Fidelity is generally good, though some sound effects (especially the rocket launches and explosions) are too loud. Volume and bass have been pumped up in those scenes, which leaves the dynamic range of the track unbalanced.

Even if not perfect, I still find the 5.1 mix preferable to the original mono, which sounds too narrow and confined for a production of this scale.

Special Features


The bonus features on the Blu-ray first appeared on the Ultimate Edition DVD released in 2006. Even though they're all technically encoded on disc at 1080i resolution, the majority appear to have been upconverted from standard definition.

  • MI6 Commentary – Disc producer John Cork hosts this compilation of audio interviews and clips that include director Lewis Gilbert, singer Nancy Sinatra and other members of the cast and crew. Early on, Gilbert acknowledges that he was charged with making this entry in the franchise much more tongue-in-cheek than the earlier films. In a fascinating bit of trivia, we learn that legendary filmmaker David Lean actually paid a visit to the volcano fortress set.
  • Inside You Only Live Twice (SD, 30 min.) – Part of the series of 007 production documentaries narrated by Patrick Macnee, this one covers the search for a director, location scouting, how author Roald Dahl came to write the screenplay, staging the stunts, building the massive sets, working with actresses who spoke very little English, and the last-minute recasting of the Blofeld character.
  • Welcome to Japan, Mr. Bond (HD, 52 min.) – In this vintage TV special, Lois Maxwell and Desmond Llewelyn appear in character along with some new actors for a storyline in which clips from the first four 007 movies are structured into a loose narrative about James Bond getting married. Interesting as a historical curiosity, the program is also very dull, silly and borderline unwatchable.
  • Whicker's World: Highlights from 1967 BBC Documentary (SD, 5 min.) – Here we're shown clips from a vintage TV special in which smarmy host Alan Whicker visits the 'You Only Live Twice' set during production. According to Wikipedia, the 'Whicker's World' show was very popular and ran for almost thirty years. From these clips, I have a hard time understanding why.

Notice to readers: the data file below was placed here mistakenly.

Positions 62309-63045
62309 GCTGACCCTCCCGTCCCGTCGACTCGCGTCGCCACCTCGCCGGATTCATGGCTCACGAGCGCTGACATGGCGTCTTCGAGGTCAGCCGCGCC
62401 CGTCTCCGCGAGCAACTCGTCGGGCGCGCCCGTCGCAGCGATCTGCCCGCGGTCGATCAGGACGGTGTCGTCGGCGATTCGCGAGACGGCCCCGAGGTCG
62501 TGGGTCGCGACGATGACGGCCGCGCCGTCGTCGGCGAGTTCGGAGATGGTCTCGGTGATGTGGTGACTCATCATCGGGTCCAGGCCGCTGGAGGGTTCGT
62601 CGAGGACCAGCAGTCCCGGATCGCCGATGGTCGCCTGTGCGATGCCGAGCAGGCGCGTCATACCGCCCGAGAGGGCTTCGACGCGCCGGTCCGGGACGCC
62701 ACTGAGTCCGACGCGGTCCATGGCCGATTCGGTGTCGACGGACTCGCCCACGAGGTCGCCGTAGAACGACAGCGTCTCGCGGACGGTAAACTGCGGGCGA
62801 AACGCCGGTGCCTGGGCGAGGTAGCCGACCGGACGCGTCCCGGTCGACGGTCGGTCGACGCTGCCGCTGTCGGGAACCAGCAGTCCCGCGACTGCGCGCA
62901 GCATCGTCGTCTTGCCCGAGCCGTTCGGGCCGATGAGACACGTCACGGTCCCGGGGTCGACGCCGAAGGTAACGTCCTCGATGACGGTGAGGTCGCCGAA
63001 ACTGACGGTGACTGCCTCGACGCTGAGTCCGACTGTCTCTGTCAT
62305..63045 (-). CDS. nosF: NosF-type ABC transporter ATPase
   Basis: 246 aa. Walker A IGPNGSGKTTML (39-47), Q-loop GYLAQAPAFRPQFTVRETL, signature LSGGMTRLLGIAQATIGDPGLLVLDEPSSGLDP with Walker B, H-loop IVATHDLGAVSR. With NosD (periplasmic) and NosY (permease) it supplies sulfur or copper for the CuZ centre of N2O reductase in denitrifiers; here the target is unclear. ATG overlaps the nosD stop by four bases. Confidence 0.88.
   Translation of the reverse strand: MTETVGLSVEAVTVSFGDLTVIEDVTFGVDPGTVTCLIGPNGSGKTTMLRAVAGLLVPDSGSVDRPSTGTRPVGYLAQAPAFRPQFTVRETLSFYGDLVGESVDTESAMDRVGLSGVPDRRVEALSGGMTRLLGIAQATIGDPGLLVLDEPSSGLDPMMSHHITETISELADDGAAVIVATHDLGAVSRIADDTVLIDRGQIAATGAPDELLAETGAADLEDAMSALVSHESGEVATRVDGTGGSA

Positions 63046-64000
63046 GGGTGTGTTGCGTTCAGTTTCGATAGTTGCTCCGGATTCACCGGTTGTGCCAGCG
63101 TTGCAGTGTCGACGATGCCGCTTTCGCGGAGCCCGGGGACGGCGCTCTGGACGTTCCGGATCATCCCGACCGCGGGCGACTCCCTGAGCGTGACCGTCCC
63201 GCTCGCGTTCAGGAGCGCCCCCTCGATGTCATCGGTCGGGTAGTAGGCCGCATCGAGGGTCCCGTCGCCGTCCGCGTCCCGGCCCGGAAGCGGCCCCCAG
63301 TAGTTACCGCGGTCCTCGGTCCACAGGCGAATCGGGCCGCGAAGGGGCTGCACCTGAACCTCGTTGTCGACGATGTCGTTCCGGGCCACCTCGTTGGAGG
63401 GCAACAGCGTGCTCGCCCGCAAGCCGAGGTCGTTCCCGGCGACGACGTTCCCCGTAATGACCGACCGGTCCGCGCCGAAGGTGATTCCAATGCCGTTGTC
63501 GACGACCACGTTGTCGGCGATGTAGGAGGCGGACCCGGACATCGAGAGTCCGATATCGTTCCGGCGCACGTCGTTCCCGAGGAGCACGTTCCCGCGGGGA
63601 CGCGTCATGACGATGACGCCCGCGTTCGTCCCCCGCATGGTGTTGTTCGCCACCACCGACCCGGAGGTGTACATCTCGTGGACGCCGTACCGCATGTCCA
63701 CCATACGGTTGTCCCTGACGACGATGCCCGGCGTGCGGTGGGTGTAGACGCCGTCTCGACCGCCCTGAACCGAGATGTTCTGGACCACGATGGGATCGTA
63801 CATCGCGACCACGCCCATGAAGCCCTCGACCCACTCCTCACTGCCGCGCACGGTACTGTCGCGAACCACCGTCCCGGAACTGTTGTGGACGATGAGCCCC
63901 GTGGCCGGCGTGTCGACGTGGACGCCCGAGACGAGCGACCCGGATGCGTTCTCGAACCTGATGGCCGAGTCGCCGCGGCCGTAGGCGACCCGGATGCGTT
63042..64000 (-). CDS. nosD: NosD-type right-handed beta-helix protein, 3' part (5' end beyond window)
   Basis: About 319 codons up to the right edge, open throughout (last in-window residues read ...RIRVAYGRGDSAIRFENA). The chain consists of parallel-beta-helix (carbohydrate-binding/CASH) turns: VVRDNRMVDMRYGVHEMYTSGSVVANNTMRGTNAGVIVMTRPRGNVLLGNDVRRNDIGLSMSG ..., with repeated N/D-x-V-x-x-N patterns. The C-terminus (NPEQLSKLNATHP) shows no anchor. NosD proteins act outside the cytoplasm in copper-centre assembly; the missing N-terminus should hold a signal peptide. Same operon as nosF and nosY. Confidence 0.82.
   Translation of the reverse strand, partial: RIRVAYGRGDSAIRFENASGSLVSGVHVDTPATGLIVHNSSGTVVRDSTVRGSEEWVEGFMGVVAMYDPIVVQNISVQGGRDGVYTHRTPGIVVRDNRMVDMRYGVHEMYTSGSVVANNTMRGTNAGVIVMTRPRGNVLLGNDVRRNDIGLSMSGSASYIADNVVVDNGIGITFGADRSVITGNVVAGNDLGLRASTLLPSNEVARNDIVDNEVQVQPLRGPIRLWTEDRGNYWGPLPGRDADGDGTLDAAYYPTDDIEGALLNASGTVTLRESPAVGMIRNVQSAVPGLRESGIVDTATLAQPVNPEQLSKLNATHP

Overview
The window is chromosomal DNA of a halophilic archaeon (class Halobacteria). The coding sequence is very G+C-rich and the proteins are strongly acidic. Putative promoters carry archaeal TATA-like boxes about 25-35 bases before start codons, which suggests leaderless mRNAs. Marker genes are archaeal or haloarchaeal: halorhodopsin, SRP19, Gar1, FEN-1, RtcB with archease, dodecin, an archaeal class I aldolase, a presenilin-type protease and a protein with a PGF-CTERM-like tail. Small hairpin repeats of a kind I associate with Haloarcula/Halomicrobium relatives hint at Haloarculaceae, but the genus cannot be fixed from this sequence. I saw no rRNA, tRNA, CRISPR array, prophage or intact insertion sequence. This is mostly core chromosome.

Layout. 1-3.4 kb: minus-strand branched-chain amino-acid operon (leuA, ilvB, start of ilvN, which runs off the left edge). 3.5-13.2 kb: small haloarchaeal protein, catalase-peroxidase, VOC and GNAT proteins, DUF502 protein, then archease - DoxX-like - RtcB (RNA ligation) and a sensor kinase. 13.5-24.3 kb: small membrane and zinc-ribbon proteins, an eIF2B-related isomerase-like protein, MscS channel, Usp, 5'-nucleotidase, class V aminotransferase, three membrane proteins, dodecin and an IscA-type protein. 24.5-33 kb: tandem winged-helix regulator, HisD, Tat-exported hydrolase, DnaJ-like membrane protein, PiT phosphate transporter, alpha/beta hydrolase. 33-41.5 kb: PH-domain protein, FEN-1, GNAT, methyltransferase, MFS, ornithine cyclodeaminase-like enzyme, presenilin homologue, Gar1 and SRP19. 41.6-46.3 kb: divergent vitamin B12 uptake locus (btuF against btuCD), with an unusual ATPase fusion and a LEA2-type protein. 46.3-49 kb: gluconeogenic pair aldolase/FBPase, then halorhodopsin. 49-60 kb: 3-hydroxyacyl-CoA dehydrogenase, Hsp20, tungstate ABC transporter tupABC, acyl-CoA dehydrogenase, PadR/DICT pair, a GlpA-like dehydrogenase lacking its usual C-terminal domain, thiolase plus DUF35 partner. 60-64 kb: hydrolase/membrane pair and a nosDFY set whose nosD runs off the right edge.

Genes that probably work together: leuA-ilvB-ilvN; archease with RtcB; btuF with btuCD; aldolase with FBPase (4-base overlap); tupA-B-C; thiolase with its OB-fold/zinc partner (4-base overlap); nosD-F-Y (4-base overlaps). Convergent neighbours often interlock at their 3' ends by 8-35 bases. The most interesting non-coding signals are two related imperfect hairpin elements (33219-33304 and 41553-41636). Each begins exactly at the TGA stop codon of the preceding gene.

• On Location with Ken Adam (SD, 14 min.) – The production designer narrates home movies captured on the set.
  • Silhouettes: The James Bond Titles (SD, 23 min.) – This is a profile of Maurice Binder, the artist who created the iconic 007 gun barrel introduction and the majority of the franchise's opening credits sequences from 1962 to 1989. Until his death in 1991, the only Bond films he sat out were 'From Russia with Love' and 'Goldfinger'. At the end, we also get some discussion about the modern title sequences.
  • Plane Crash: Animated Storyboard Sequence (SD, 2 min.) – A slightly alternate version of the movie's scene is depicted in a storyboard montage.
  • Exotic Locations (SD, 4 min.) – Maud Adams (from 'The Man with the Golden Gun' and 'Octopussy') hosts this overview of locations in the movie.
  • Theatrical Archive (HD/SD, 9 min.) – Three trailers inform us that, "Twice is the only way to live."
  • TV Broadcasts (SD, 1 min.) – One television spot advertises a double feature billing of 'Thunderball' and 'You Only Live Twice'.
  • Radio Communication (6 min.) – Seven audio-only ads.
  • Image Database – A "retro photo gallery" of publicity stills, behind-the-scenes shots and poster art. Most of the images are quite small.
  • Disc Credits (SD, 2 min.)

HD Bonus Content: Any Exclusive Goodies in There?

The disc has no Blu-ray exclusive features.

The Cutting Room Floor: What Didn't Make the Blu-ray?

All of the James Bond discs that were originally released in 2008 contained a feature called "007 Mission Control," which amounted to a Scene Selections menu to chapters from the film arranged by theme. Within this, most of the movies contained a text-free version of that picture's opening credits sequence. For some reason, MGM has dropped that feature from all of the titles making a first appearance on Blu-ray now, even though the 2006 Ultimate Edition DVD versions included it.

Some fans tend to look back at the Sean Connery years of the James Bond franchise with rose-colored glasses, as if the star could do no wrong. Sadly, 'You Only Live Twice' proves otherwise. Regardless, even the bad Bond films are fun, and this one has some classic moments.

The Blu-ray has uneven video, but generally strong audio and some good bonus features. Whether on its own or as part of the 'Bond 50' package, this disc is a solid recommendation for any 007 fan.

James Bond will return.